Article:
• Monitor for students who compare the numbers by:
• finding the value of the expressions
• using the number lines which show how the value of each expression compares to 3 or 5
• using the area diagrams which also show how the value of each expression compares to 3 or 5

Student Facing

1. Match the expressions and diagrams.

$$\frac{2}{7} \times 3$$

$$\frac{9}{7} \times 3$$

$$\frac{2}{7} \times 5$$

$$\frac{9}{7} \times 5$$

2. Write $$<$$ or $$>$$ in each blank to make the inequality true.

1. $$\frac{2}{7} \times 3\, \underline{\hspace{0.7cm}}\, 3$$
2. $$\frac{9}{7} \times 3\, \underline{\hspace{0.7cm}} \,3$$
3. $$\frac{2}{7} \times 5\, \underline{\hspace{0.7cm}}\, 5$$
4. $$\frac{9}{7} \times 5 \, \underline{\hspace{0.7cm}}\, 5$$

Student Response

For access, consult one of our IM Certified Partners.

Activity Synthesis

• Display the expression: $$\frac{2}{7} \times 3$$
• “How did you decide which diagrams match the expression?” (For the area diagram I took the rectangle with length 3 and width less than 1. For the number line, I picked the one with 3 and a point that was less than 3.)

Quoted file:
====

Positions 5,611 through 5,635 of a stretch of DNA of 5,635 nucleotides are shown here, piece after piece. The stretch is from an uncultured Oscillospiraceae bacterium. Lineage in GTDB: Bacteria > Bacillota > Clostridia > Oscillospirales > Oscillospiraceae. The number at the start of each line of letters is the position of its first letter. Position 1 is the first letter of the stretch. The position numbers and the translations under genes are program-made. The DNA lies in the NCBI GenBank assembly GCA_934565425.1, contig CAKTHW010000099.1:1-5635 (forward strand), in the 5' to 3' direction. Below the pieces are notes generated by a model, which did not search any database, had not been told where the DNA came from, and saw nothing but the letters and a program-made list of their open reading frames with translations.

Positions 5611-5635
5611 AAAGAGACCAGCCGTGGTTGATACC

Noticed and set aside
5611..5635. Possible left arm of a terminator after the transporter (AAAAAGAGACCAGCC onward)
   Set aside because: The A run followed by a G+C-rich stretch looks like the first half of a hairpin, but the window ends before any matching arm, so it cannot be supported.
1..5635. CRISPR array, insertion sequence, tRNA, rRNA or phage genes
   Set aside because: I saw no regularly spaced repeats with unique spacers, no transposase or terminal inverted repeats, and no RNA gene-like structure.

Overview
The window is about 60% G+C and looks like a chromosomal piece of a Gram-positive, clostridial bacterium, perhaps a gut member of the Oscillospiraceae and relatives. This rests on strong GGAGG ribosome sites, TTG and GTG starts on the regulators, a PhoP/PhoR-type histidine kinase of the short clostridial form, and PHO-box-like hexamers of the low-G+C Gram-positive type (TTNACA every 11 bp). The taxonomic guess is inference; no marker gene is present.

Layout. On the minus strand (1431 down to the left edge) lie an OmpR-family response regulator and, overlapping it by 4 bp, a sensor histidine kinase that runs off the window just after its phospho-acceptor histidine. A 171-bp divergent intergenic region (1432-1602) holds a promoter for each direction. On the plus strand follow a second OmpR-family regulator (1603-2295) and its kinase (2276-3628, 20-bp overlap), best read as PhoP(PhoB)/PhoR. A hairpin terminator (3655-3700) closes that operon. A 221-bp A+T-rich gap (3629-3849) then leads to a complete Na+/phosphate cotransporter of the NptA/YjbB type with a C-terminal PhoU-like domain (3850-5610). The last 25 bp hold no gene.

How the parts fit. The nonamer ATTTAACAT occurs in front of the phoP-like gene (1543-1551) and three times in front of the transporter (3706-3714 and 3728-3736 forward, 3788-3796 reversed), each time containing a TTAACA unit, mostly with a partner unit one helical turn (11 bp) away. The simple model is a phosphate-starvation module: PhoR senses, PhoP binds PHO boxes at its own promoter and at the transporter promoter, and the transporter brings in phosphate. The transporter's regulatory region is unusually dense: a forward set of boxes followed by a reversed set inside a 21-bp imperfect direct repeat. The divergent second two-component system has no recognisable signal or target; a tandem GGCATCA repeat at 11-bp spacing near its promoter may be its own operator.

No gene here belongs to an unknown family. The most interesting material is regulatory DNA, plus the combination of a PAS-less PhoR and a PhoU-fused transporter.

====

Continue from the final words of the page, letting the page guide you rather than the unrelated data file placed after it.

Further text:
• Invite students to share how they compared $$\frac{2}{7} \times 3$$ with 3, highlighting these strategies:
• reasoning about the size of $$\frac{2}{7}$$
• using the number line
• using the area diagram

Activity 2: Who Ran Farther? (15 minutes)

Narrative

The purpose of this activity is for students to compare a product to an unknown factor based on the size of the other factor. In this case, students cannot calculate the values of the products to compare but instead rely on their understanding of fractions and the meaning of multiplication. Students also use a number line to help them visualize the different distances after listing them in order. For this part of the activity the expectation is that they will use what they already know about the order of the distances to determine which point corresponds to each student. They might, however, also reason about the quantities. For example twice Priya’s distance can be found by marking off Priya’s position on the number line a second time (MP2).

Reading: MLR6 Three Reads. Keep books or devices closed. Display only the problem stem, without revealing the questions. “We are going to read this question 3 times.” After the 1st Read: “Tell your partner what this situation is about.” After the 2nd Read: “List the quantities. What can be counted or measured?” Reveal the question(s). After the 3rd Read: “What strategies can we use to solve this problem?”
Representation: Internalize Comprehension. Synthesis: Use multiple examples and non-examples to emphasize how a factor that is greater than one, equal to one, and less than 1 impacts a product.